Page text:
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  • Jobs, Wages and Housing: Affordable Housing Benefit Fee Study

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    This study documents the connection between property development and demand for affordable housing in Los Angeles. This provides the basis for a fee structure to offset some of the demand for affordable housing generated by new projects. A fee would generate $35 to $110 million a year in revenue, depending on the level of the fee. This funding would help house 530,000 Los Angeles households that cannot afford market-rate rental housing. Underwritten by the City of Los Angeles.
    Download [Download]         Obtain hard-copy versions of reports [View Details]


  • Stepping Up for Veterans Standing Down: Information About Veterans Living in Los Angeles County

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    The number of veterans in Los Angeles County returning from Iraq and Afghanistan is expected to grow from 36,000 in 2011 to over 60,000 by 2017. Many face challenges in finding employment, rising out of poverty, coping with disabilities, obtaining education, and finding decent housing. This report supports efforts of the United Way of Greater Los Angeles and other organizations to help post-9/11 veterans find sustaining jobs and reintegrate successfully into civilian life. Underwritten by United Way of Greater Los Angeles.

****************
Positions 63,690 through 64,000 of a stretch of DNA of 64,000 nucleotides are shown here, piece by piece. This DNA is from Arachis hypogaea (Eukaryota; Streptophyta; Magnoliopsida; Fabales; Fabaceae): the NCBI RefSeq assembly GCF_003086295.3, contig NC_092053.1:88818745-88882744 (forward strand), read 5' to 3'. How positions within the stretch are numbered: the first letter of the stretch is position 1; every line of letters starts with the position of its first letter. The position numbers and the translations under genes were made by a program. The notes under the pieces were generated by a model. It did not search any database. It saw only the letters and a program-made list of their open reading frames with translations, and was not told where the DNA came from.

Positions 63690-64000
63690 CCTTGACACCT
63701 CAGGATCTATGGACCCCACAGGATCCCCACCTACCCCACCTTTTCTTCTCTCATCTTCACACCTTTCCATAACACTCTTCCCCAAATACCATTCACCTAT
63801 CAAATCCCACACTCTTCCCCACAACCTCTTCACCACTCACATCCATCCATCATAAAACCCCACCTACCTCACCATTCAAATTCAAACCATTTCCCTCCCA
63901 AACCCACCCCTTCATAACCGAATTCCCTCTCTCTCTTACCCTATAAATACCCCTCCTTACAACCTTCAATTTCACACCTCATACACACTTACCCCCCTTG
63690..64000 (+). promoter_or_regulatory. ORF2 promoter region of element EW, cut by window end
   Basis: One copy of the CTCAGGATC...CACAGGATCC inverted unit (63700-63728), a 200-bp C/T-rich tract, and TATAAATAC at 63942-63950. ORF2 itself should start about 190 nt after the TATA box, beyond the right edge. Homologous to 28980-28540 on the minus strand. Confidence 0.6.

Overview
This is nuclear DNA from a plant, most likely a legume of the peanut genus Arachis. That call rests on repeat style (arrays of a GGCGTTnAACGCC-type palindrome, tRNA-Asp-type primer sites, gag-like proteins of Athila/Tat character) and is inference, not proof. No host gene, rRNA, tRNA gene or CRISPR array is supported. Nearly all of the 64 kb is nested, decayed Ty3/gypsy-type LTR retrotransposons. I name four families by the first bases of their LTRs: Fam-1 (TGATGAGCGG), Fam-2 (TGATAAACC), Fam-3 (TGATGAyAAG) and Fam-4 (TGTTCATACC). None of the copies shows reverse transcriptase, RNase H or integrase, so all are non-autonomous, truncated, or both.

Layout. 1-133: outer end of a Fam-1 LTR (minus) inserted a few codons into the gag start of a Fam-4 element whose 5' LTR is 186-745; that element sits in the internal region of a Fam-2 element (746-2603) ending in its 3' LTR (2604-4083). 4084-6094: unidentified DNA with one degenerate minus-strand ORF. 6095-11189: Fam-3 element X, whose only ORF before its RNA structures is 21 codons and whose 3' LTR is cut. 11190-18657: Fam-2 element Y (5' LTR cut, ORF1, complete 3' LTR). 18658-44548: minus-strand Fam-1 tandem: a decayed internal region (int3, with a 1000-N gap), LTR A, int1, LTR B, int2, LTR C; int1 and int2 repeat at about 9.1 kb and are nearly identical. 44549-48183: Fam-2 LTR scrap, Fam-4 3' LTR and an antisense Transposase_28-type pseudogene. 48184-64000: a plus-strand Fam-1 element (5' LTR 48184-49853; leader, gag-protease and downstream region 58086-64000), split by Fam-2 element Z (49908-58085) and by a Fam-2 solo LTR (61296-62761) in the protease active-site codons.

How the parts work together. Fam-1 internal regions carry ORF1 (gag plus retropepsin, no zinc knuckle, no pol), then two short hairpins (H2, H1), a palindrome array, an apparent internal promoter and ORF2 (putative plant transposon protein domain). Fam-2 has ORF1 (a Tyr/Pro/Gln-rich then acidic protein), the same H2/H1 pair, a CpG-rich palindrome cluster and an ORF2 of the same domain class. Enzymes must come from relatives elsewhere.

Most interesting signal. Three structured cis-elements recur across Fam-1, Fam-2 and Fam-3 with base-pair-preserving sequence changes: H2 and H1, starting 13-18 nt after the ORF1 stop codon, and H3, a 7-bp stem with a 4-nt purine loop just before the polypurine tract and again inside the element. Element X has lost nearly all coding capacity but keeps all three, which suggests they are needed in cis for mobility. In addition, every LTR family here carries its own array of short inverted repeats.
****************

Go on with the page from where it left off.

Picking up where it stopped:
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  • Getting to Work: Unemployment and Economic Recovery in Los Angeles

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    Over a fifth of Los Angeles County’s labor force is unemployed or under-employed. Under-employment in LA peaked at the end of 2010, but remains 43 percent higher than the U.S. rate. The most important tools of local government for rebuilding the economy are indirect but very powerful over the long term, if used well. This includes decisions over the use of land, the transportation infrastructure, and the education and training of residents. Underwritten by the Pat Brown Institute and the Economic Roundtable